Earnings season is in full swing, and not only is it a great time to see the most up-to-date financials of the world’s largest companies, but it’s also the most popular time for companies to raise their dividends. With this in mind, let’s take a look at two S&P/TSX 60 constituents that raised their dividends on Thursday, so you can determine if you should add one of them to your portfolio today.
Thomson Reuters Corp.
Thomson Reuters Corp. (TSX:TRI)(NYSE:TRI) is the world’s leading source of intelligent information for businesses and professionals. Intelligent information is “a unique synthesis of human intelligence, industry expertise, and innovative technology that provides decision-makers with the knowledge to act, enabling them to make better decisions faster.”
In its fourth-quarter earnings release on Thursday, February 9, Thomson Reuters announced a 1.5% increase to its quarterly dividend to US$0.345 per share, representing US$1.38 per share on an annualized basis, and this gives its stock a yield of about 3.2% at today’s levels. The first quarterly payment at this increased rate will be made on March 15 to shareholders of record at the close of business on February 23.
Impressively, this dividend hike puts Thomson Reuters on pace for 2017 to mark the 24th consecutive year in which it has raised its annual dividend payment, which is good for the fourth-longest active streak for a public corporation in Canada.
I think Thomson Reuters’s dividend will continue to grow in the years ahead as well. I think its very strong growth of free cash flow, including its 24.6% year-over-year increase to US$1.8 billion in 2015 and its 12.3% year-over-year increase to US$2.02 billion in 2016, will allow its streak of annual dividend increases to continue for another decade at least.
Manulife Financial Corp.
Manulife Financial Corp. (TSX:MFC)(NYSE:MFC) is one of the world’s largest financial services groups with approximately $977 billion in assets under management as of December 31, 2016. It provides financial advice, insurance, and wealth and asset management solutions to individuals, groups, and institutions.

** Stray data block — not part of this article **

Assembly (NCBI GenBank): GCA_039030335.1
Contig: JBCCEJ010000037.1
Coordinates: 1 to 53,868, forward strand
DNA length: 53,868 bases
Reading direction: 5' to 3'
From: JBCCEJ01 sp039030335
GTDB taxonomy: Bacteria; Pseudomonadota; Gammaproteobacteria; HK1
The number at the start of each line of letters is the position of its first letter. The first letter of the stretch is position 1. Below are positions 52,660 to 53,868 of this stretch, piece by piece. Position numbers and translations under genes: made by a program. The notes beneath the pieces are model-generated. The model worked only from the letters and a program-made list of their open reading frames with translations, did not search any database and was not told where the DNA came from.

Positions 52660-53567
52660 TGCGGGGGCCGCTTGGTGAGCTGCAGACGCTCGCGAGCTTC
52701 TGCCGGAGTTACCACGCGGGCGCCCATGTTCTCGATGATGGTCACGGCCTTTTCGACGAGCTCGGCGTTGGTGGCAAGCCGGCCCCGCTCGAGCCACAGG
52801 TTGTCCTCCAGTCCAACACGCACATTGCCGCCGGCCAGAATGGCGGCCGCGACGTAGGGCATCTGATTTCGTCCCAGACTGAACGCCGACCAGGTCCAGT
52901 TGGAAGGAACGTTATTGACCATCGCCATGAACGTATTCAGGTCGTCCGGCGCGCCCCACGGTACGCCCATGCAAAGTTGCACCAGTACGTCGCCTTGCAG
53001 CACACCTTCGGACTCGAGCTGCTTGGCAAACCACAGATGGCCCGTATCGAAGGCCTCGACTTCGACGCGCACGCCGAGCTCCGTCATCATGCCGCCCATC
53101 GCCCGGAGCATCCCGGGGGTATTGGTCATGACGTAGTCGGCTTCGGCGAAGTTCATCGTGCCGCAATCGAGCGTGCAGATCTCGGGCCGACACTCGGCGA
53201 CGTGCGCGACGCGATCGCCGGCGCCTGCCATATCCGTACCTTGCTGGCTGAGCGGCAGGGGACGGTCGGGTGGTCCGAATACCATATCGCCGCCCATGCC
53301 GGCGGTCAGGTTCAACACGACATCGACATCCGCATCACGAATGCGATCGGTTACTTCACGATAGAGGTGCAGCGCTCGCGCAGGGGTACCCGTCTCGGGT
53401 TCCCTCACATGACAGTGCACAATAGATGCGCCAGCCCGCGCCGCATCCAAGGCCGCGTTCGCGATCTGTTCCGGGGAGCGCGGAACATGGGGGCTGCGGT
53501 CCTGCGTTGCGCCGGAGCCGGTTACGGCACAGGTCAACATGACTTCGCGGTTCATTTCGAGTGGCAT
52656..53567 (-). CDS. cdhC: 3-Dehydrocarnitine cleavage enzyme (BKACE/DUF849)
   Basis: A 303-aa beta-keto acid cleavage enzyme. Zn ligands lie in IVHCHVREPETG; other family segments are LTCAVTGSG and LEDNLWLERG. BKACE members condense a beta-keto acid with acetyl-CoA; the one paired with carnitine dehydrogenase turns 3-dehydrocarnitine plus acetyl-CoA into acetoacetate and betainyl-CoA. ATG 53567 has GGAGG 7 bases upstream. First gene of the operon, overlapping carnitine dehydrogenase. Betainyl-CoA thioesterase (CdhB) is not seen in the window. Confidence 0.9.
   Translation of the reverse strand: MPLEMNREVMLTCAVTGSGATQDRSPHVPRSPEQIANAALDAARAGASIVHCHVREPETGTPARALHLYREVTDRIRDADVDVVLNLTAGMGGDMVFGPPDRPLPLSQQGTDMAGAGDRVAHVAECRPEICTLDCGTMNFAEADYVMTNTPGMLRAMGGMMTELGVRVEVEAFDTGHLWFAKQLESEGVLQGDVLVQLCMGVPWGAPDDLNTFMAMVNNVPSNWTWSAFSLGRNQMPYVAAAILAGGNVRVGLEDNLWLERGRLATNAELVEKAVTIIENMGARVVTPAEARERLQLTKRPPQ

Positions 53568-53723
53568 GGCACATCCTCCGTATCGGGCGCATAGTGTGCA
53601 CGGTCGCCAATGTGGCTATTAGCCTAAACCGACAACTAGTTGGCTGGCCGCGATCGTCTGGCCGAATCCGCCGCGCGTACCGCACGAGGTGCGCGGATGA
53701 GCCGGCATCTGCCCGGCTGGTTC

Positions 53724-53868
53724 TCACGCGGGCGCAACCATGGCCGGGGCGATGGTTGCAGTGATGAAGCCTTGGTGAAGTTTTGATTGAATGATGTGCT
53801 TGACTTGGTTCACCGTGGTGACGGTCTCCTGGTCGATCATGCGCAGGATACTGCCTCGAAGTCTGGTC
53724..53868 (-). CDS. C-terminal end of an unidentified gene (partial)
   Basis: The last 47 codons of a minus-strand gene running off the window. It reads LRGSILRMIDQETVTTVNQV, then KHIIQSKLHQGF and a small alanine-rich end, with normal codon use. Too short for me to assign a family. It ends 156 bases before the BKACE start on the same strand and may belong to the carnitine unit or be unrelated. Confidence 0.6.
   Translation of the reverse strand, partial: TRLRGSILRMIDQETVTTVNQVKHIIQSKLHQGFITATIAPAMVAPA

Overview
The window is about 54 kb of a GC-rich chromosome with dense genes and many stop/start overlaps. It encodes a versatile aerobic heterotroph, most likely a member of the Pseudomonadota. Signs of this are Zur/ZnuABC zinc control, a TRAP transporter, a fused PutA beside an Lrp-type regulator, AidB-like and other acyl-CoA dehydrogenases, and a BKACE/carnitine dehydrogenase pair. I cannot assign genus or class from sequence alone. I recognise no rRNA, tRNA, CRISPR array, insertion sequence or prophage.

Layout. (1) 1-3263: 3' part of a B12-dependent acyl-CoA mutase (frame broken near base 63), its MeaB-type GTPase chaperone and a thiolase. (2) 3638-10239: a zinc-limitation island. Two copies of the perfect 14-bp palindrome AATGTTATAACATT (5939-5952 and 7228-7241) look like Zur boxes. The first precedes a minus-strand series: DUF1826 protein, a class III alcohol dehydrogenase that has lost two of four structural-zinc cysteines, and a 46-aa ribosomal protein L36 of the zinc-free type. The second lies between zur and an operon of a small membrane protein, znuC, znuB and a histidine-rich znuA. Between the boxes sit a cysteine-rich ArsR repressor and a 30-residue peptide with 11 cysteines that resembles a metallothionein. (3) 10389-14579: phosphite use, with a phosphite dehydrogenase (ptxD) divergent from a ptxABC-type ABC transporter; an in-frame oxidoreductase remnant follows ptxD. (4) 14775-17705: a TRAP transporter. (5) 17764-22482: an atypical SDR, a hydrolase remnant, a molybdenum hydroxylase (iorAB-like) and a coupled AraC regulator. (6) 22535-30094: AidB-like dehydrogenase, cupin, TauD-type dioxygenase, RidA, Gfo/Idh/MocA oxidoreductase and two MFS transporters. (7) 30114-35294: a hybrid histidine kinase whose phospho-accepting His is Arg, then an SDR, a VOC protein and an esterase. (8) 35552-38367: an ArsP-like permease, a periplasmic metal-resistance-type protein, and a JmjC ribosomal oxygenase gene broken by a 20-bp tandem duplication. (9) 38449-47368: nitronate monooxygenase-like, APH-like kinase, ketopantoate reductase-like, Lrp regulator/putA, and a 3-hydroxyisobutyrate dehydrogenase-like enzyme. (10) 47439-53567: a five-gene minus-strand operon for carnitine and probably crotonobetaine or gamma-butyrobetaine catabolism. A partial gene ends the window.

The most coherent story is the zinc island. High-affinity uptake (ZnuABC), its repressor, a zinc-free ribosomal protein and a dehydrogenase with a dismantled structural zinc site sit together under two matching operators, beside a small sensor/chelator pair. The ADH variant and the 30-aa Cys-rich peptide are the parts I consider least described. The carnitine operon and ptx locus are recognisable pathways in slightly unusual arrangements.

In its fourth-quarter earnings release on Thursday, February 9, Manulife announced a 10.8% increase to its quarterly dividend to $0.205 per share, representing $0.82 per share on an annualized basis, and this brings its stock’s yield up to about 3.35% today. The first quarterly installment at this increased rate is payable on and after March 20 to shareholders of record at the close of business on February 22.
Like Thomson Reuters, Manulife has shown a dedication to growing its dividend, and this hike has it positioned for 2017 to mark the fourth consecutive year in which it has raised its annual payment.
I think Manulife’s dividend-growth potential is very promising going forward too. I think its very strong financial performance, including its 16.7% year-over-year increase in core earnings to $1.96 per share in 2016, and its continued growth of assets under management that will help fuel future earnings growth, including its 4.5% year-over-year increase to $977 billion in 2016, will allow its streak of annual dividend increases to continue through 2020 at the very least.
Should you prefer one to the other?
Thomson Reuters and Manulife Financial both offer high, safe, and growing dividends, making them strong buys in my opinion. With this being said, I do not prefer one to the other, so I would either buy both or flip a coin to decide between them.
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Fool contributor Joseph Solitro has no position in any stocks mentioned.